Blood Red Ivories

by Max Supler


Natalie Kido was a pianist who used to play at a bar in Marshal before the sickness spread. She dropped this paper on my desk and asked if I knew anyone with a piano. A strange request in this day and age but I pointed her to the Mayor’s office for any information.

Another odd thing I noticed was that she didn’t have a single weapon on her; a very odd thing in a time when your neighbor could become a ravenous flesh eater at any time.

I’ve grown accustomed to playing on bloody keyboards. Piano ivories have changed from pure white to brown and dark red. And they reek like most things these days. That is if you can find a functioning piano.

I once found a piano in a house on a scavenging run and all the strings and ivories had been removed. Later I found the ivories sharpened and inlaid into a 2x4 to make a spiked club and the strings wrapped around several zeds’ necks.

I find it strange but people have forgotten about music. Just like they forgot about dancing. So I’ve been going around trying to remind them.

Whenever I find a piano I will ask the owner if I may play it. Usually the answer is a firm no, but every once in awhile the owner feels secure enough to let me play. It usually turns out fine and the people love it. They look at me as if I’m a magician. As if some sorcery is springing from my fingers. Some of the children even dance. People forget their worries, about the apocalypse, about surviving and they relax.

I’ve only had one issue, once when I played at a cabin up on Mt. Tanner. This happened in the first couple months I decided to become a traveling musician. I was playing some Scott Joplin in the living room on an old upright piano when we were attacked. The zombies burst through the back door and came pouring into the living room. Blood spattered onto me and the piano as my hosts battled the zeds.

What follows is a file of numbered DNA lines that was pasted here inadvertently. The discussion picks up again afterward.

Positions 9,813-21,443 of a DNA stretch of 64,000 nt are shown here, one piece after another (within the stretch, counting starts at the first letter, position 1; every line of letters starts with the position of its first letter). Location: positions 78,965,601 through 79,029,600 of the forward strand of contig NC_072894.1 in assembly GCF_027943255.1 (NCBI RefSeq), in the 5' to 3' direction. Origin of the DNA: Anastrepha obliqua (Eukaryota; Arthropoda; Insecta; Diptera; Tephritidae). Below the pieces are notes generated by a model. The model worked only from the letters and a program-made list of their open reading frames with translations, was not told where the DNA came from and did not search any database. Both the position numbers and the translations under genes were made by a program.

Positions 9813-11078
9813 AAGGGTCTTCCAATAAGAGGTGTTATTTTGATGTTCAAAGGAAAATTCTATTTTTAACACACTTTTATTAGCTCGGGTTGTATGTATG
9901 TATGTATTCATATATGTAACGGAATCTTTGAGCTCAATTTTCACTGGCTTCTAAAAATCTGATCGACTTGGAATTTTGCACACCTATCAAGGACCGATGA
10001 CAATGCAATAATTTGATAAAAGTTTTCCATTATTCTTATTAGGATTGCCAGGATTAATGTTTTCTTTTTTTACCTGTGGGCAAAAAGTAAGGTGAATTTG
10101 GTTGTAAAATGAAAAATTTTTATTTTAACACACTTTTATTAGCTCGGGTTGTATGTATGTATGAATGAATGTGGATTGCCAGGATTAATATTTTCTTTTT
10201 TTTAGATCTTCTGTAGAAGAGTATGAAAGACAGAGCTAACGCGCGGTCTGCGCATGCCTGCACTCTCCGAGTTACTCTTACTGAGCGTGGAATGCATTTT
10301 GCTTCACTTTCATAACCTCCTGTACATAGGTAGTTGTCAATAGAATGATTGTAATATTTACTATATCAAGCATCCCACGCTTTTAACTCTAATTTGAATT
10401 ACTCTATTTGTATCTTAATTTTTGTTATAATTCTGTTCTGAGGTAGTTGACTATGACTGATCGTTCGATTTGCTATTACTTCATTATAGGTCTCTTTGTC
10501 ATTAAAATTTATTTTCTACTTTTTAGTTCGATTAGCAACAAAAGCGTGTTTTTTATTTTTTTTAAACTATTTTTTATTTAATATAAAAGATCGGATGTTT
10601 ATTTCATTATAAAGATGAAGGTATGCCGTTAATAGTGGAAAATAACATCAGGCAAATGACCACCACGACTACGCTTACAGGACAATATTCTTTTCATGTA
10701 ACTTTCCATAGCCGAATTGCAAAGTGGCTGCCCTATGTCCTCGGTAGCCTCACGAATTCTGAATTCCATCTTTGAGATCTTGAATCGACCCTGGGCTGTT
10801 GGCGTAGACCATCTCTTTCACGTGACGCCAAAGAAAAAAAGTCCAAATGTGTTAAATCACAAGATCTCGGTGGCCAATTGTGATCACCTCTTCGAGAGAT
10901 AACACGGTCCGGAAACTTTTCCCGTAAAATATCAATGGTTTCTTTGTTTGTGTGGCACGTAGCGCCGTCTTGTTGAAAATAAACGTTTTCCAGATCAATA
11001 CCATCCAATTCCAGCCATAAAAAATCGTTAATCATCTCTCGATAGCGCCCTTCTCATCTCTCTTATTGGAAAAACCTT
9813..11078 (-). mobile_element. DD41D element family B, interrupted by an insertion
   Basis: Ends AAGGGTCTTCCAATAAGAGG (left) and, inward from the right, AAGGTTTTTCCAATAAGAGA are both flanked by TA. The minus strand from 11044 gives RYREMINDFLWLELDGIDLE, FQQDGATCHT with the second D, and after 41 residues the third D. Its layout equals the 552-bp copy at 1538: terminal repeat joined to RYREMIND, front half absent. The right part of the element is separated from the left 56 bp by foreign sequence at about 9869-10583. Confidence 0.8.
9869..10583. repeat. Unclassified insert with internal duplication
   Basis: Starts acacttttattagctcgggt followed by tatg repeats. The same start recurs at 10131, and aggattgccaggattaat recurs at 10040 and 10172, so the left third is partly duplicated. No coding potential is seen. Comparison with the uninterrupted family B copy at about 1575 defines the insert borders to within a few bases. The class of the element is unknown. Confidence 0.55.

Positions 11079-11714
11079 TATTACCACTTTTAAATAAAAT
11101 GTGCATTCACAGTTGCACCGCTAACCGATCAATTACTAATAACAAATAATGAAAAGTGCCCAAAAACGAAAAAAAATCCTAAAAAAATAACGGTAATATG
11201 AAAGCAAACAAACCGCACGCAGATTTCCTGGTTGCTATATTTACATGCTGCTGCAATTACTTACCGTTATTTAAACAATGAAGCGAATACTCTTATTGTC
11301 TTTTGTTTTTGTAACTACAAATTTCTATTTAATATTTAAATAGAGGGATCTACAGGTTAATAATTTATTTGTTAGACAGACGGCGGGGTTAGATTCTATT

I panicked for a few seconds, still playing, thinking of what I could do. I couldn’t aim a gun worth a damn, could barely swing an axe, and either way i didn’t have either to use. With nothing else in mind, I started to play a rendition of Wagner’s Flight of the Valkyries. With my fingers coming down in great chiming chords the fighting seemed to get more intense, as if I was giving strength to my fellows. Then an axe pinned a zed to the piano and I was sure.

In the end the zeds had been defeated, but at the cost of a few of the cabin’s occupants who had been drinking beers by the back door. The odd thing was that even though some might have suspected the music of drawing the zombies to the cabin they asked me to keep playing.

One thing I keep being told is that I should stop playing. In some people’s eyes I am useless and even dangerous. To those people I say this, Is joy useless? Is Happiness dangerous? Fore these are the things I bring to people who let me play. I have never met, or suspect to meet, a person who does not appreciate the gift I bring and I plan to never stop giving it.